Written by Kim Furlow, communications manager for the Institute for Public Health
For a disease that can be devastating to the lungs, the abstract medicine of words and knowledge cures much more effectively than a stethoscope.Christopher Prater
WashU researchers and Vitendo4Africa say that a collaborative study funded by the Center for Community Health Partnership & Research has resulted in increased discussion, diagnosis and treatment of tuberculosis in the St. Louis Kenyan-American community. The project, entitled, “Creating a Shared Understanding of Health Beliefs to Improve Health Outcomes for Immigrants: A Model for Reciprocal Health Education between Community and Health Care Providers” aimed to train community health workers to facilitate in-home discussion with community residents that “promotes health, diminishes cases of tuberculosis (TB), and strengthens community relationships”.
The project has grown into a much larger collaboration of community, research and education about good health practices. According to investigators, the project is a “great example of collaborating and combining resources to solve a public health concern in the community.”
We caught up with Chris Prater, MD, assistant professor in medicine and pediatrics at the School of Medicine, Institute Faculty Scholar, and the lead investigator on the project:
What was the impetus for this particular research project?
Geoffrey (Soyiantet, president of Vitendo) approached me after an introduction by the Center for Community Health Partnership & Research at the Institute for Public Health. He discussed a health concern that tuberculosis (TB) had recently caused infections and death in the African community of St. Louis. He wanted to plan a community-based project, and at the time, I was looking to start a long-term partnership in the immigrant health field. I am also a tuberculosis physician for the City of St. Louis Department of Health. If there were a research dating app linking academics to community organizations, we would have been perfect matches.
What was your general objective of the research and were your goals met?
Our primary objectives were to raise awareness and reduce stigma of TB in the African community. We trained community members as lay health workers to lead group-education sessions about TB. To date, we have trained 10 community members who are now local, culturally congruent experts. More than 100 individuals have been educated about TB, but the actual number is likely much more than this, as word of mouth in the African community can drive health education. In our first intervention cycle, 20 out of 32 participants reported that they had already spoken to at least one friend or family member about TB.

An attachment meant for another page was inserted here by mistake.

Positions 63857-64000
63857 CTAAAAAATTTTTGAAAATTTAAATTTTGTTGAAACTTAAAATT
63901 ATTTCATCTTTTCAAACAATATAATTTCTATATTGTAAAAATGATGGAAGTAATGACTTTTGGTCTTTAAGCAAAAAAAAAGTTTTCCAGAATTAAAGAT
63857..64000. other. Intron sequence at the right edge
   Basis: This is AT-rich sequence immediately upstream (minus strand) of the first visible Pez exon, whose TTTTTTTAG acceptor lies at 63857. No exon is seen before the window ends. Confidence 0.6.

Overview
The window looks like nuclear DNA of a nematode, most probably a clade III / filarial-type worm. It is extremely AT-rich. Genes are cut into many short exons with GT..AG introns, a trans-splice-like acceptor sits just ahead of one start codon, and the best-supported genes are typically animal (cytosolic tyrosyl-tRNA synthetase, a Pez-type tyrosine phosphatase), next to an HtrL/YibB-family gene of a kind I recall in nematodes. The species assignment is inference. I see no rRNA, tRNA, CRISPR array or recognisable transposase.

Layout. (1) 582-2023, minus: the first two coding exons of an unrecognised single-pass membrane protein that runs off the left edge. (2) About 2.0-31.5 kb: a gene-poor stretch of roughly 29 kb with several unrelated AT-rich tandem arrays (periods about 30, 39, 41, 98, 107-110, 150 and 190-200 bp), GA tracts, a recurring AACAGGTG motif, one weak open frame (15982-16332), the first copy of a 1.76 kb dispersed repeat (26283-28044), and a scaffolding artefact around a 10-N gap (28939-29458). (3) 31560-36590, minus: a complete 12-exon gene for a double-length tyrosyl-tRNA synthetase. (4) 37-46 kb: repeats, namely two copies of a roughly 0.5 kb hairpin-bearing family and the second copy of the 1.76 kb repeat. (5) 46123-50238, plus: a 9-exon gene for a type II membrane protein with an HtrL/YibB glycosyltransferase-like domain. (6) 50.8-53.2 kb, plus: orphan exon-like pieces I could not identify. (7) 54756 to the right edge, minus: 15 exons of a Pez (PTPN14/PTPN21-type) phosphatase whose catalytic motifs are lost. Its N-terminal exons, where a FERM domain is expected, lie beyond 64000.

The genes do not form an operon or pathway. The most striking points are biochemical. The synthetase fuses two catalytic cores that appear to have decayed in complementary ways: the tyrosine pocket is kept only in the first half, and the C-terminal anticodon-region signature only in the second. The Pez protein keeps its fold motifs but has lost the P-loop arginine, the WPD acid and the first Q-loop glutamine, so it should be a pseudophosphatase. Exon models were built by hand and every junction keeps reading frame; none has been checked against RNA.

On a scientific level, we aimed to increase TB knowledge and self-efficacy for testing in the participants. Self-efficacy in our study was measured as motivation and planning to get a TB test. Foreign-born individuals are disproportionately infected with TB, and thus diagnostic tests are important for this subpopulation. It is also important to understand that TB disease is almost always a reactivation of an old infection that had been dormant for many years. During those “latent” years, it is important to detect the TB with a test and treat with medicine before a person develops symptoms. TB is a deadly disease, and kills about 14% of its victims globally. So early diagnosis and treatment in its latent phase is key to good outcomes.
We had hoped to have up to 200 individual participants at this point, but the pandemic is a big barrier to a group-based home intervention. Virtual meetings haven’t had the same enthusiasm or effect, so, there are always more goals to achieve.
What were your primary findings as a result of the project?
- Participants in our groups improved their knowledge of TB two months after the education session by eight percentage points. This might not seem like a large increase, but equates to answering two additional questions correct on our test.
- Participants in our group increased their self-efficacy to get tested after the intervention and would be more likely to complete their TB treatment if diagnosed.
- We proved that an academic institution and community nonprofit could successfully partner and establish a healthy, longitudinal relationship. Historically this has not always been an easy task, as often researchers drive the research questions, intervention, and outcomes. This was a partnership – we made every decision together or in consultation with a community advisory board. It’s now three years later, and we’re on our third iteration of the intervention model.
- We’ve learned how to problem-solve together. We even have partnered on other projects, and will be attending the annual APHA conference together in October for a project about COVID’s impact in the African community. We’ve attended workshops together. We’ve met each other’s family. This is a rich partnership and friendship.
Is there anything else you’d like to point out about this project?
Community-based participatory research is challenging but very rewarding. It is often underfunded, but you learn to be resourceful with what you have. It’s a fun way to practice “cost-efficient research.” Our model of using lay health workers is not novel—it is a very old technique that has been used in low- and middle-income countries for decades. We attempted to build a grassroots culturally appropriate mechanism for solving a public health problem. While the scale of our project was small, it can continue to grow. These lay health workers can discuss TB with work colleagues, among their congregation, or with friends and family. Their knowledge and advocacy reaches much farther and grips much stronger than my “American doctor voice” in an office visit. For a disease that can be devastating to the lungs, the abstract medicine of words and knowledge cures much more effectively than a stethoscope.